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Starts With A Bang

Ask Ethan: The Multiverse And The Road Not Traveled

Is there an alternate Universe with a different version of you, and all the outcomes you didn’t choose?

“Go then, there are other worlds than these.” –Stephen King, The Dark Tower

The Multiverse is a word used by a great many people, yet not everyone means the same thing when they say it. Reader (and my former Lewis & Clark student!) Chris Olson wrote in and asked about two different meanings in particular:

In what way, if at all, are the ideas of Everettian Quantum Mechanics and Eternal Inflation related? Can we distinguish between the multiverse as implied by each?

There are a lot of different possibilities for what people might mean by “Multiverse” as opposed to Universe, so let’s go through them, starting from the least conservative (with the fewest new assumptions) and moving on through the increasingly more speculative.

1.) The Universe beyond what we can observe. When we speak of “the Universe,” we often mean the Universe that we can observe. Because the Universe that we know and recognize began with an event we know as the hot Big Bang — where a hot, dense, matter-and-radiation-filled Universe emerged and began expanding, cooling and collapsing into clumps under its own gravity — some 13.8 billion years ago, we’re fundamentally limited in terms of what we can see. Signals may have emerged at exactly that instant and traveled, unimpeded, at the speed of light through the constantly expanding Universe all that time, and yet there’s a finite distance that signal could’ve traveled. In our Universe with normal matter, dark matter, dark energy, neutrinos, radiation and all we know, that corresponds to a distance of 46.1 billion light years, centered on us.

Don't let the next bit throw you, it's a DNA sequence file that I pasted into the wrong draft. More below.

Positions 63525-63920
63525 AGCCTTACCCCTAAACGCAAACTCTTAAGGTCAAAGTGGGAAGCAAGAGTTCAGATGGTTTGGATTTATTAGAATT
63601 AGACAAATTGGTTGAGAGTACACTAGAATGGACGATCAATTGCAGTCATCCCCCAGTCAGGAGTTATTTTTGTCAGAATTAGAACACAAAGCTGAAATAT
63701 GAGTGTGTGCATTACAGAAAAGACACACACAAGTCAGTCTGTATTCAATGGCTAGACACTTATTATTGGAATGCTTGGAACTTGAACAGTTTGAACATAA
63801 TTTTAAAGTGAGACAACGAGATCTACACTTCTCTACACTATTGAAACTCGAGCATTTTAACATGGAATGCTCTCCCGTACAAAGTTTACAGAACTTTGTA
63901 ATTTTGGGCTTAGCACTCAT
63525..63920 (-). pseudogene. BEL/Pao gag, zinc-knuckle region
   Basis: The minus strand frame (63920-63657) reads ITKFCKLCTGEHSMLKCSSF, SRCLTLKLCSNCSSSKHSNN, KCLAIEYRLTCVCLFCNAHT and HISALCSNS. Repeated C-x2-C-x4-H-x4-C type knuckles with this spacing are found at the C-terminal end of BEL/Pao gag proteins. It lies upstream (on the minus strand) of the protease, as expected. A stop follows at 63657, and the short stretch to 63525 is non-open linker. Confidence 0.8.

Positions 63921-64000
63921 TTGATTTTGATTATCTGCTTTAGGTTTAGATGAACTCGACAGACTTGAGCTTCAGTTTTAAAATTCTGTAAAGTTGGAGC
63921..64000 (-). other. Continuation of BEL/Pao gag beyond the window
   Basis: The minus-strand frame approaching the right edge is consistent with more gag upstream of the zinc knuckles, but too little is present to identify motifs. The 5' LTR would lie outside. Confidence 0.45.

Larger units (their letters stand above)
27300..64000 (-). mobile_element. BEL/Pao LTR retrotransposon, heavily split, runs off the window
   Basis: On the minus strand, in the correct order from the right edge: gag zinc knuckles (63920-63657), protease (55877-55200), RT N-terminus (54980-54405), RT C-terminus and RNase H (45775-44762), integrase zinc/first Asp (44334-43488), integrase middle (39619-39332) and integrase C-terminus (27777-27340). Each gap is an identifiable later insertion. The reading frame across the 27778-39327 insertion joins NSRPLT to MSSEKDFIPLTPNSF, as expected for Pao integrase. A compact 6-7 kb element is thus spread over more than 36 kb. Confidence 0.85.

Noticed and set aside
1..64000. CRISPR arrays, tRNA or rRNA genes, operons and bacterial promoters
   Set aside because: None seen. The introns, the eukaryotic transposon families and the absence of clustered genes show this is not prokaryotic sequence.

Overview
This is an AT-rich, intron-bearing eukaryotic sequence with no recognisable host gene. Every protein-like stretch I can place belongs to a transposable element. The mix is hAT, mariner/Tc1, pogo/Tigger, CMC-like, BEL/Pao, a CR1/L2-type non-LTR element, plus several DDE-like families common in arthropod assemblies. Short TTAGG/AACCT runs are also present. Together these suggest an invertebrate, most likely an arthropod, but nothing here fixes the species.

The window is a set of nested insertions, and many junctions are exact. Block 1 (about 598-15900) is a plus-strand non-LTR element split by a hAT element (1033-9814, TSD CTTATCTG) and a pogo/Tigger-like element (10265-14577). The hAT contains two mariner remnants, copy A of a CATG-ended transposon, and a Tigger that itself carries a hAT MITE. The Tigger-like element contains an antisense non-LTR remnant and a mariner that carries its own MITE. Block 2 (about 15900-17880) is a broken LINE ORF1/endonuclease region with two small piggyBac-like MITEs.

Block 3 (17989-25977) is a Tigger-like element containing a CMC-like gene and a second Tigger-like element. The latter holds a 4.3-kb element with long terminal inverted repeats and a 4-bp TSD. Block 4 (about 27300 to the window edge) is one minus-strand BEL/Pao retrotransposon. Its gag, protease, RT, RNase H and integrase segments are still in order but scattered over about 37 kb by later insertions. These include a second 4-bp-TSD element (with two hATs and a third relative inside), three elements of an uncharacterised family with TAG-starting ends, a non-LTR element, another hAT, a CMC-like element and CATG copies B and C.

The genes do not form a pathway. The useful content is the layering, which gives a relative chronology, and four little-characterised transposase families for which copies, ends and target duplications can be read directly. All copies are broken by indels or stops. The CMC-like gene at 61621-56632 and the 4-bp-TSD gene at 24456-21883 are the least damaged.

Image credit: Wikimedia Commons users Frédéric MICHEL and Azcolvin429, annotated by me.

But there’s no reason to believe there isn’t plenty more Universe out there. There simply hasn’t been enough time for all of what we know as the unobservable Universe to reach us. As time continues to go on, more and more of the Universe will be revealed to us at our vantage point, even factoring in dark energy. But how much more is out there? Based on the observed curvature of the space we can observe, what exists compared to what we can see is at least 250 times as much in all dimensions, meaning the Universe has (250³) or over fifteen million times the volume of space (and stuff) that we can see. It’s possibly even infinite, although we don’t know for sure. However, that’s just the most conservative version of the Multiverse out there: more stuff like us. But there could be…

Image credit: Bock et al. (2006, astro-ph/0604101); modifications by E. Siegel.

2.) Different “pockets” of Universe where inflation ends. The Big Bang might have been the beginning of what we know as “our” Universe, but it’s not possible (nor accurate) to extrapolate backwards to an arbitrarily hot, dense state. Instead, we know (from the cosmic microwave background) that the maximum temperature the Universe reached in the hot Big Bang was no greater than about 10³⁰ K. Now, that’s a huge number, but it’s not hot enough to reach the Planck scale, a singularity, or to cause the laws of physics as we know them to break down. One of the things it tells us is that there was something else prior to the Big Bang, consistent with what we perceive as the initial conditions to set it up: cosmic inflation. Inflation is basically a period in the Universe prior to the Big Bang that sets it up by making it:

  • stretched flat,
  • empty of all relic particles created prior to the end of inflation,
  • with the same temperature and energy density everywhere,
  • that contains a uniform spectrum of fluctuations.

Inflation is like a ball that rolls down a hill, only it’s a quantum ball, so there are probabilities in every location that it will (or won’t) roll down that hill.